• Expected number of service disruptions within a given time frame;
  • Length of these service disruptions;
  • Impact in terms of number of users and services affected; and
  • Severity of these incidents, distinguishing between degradations and full outages.

2: Collaborate with providers to collect good practices that can be used to better survive power outages.

3: Perform a risk assessment, including a cost-benefit analysis, to determine what is reasonable to expect from providers (power and services) during power outages.

4: Check existing protection measures regularly to avoid or at least reduce network and service disruptions from power outages. (The report emphasizes the need to consider employees who work offsite.)

5: Review network and service issues caused by power outages in order to avoid or reduce the impact of the next power outage.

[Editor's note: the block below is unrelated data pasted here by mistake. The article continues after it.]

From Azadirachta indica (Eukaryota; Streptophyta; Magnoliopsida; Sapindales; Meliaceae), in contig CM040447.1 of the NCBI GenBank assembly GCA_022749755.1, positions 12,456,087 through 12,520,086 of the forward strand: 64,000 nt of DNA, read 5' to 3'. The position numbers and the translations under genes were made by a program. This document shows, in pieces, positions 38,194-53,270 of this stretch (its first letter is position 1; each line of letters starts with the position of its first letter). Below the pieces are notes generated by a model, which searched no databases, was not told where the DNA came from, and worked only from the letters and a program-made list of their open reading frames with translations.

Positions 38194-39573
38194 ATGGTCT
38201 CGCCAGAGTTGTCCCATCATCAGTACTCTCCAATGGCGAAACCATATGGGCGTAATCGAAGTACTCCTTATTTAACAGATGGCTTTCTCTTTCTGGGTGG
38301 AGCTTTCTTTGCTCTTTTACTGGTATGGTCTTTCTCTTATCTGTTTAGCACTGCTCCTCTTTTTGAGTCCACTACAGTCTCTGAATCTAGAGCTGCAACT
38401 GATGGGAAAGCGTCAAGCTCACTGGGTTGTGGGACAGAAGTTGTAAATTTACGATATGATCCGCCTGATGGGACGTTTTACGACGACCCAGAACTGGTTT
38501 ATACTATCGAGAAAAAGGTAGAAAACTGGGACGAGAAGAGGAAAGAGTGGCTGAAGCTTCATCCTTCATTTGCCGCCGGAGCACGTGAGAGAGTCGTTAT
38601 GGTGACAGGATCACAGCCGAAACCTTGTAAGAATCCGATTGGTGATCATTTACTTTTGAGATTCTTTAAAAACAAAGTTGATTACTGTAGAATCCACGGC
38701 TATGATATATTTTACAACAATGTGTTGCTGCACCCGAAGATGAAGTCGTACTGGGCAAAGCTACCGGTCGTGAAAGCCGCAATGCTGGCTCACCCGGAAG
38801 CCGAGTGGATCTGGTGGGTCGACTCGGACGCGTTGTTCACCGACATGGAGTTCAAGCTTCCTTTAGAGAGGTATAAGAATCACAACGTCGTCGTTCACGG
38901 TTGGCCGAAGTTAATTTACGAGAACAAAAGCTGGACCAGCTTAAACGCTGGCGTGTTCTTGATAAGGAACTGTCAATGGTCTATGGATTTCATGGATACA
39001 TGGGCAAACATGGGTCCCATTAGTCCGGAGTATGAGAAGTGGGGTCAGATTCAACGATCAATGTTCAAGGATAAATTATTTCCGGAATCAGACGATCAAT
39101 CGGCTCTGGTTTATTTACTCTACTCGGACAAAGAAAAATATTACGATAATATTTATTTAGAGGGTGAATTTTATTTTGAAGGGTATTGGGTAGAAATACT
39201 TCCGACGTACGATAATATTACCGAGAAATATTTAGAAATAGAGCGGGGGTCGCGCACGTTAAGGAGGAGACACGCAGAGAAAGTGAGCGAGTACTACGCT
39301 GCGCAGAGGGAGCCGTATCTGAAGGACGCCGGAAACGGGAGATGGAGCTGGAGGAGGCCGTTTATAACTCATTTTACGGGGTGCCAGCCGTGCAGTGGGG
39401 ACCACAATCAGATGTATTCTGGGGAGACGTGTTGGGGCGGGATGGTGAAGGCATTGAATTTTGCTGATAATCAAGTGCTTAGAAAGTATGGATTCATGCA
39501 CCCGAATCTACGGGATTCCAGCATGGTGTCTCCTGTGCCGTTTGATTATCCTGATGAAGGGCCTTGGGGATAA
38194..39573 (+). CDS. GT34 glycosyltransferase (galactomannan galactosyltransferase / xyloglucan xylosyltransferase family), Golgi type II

6: Establish cooperation between power companies, internal departments, and remote service providers upon which the company is dependent. 

Join the discussion

Are there tips that you would add to this list of recommendations? If so, please post them in the discussion.

 

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Information is my field...Writing is my passion...Coupling the two is my mission.

4 comments
James Stevenson
James Stevenson

Businesses need to stop thinking about a "What-if" but more towards to the inevitable disaster recovery. It should be viewed in a similar light to car insurance - you doubt that the inevitable will happen but you'd rather be safe than sorry. 


My tip would be to service your IT on a regular basis. Ensure that there are multiple backups of different versions of files to ensure that you have fall back files in case the most recent ones become corrupt. It would also be highly beneficial to backup data in the cloud as many data centers are equipped with much higher levels of security than business IT systems. 



Cicuta2011
Cicuta2011

Although I have not read the ENISA document yet, I can say that the recommendations given in this article are not enough to prevent data lose due to power outages and other natural phenomena. The best advices I can give to prevent data lose are as follow: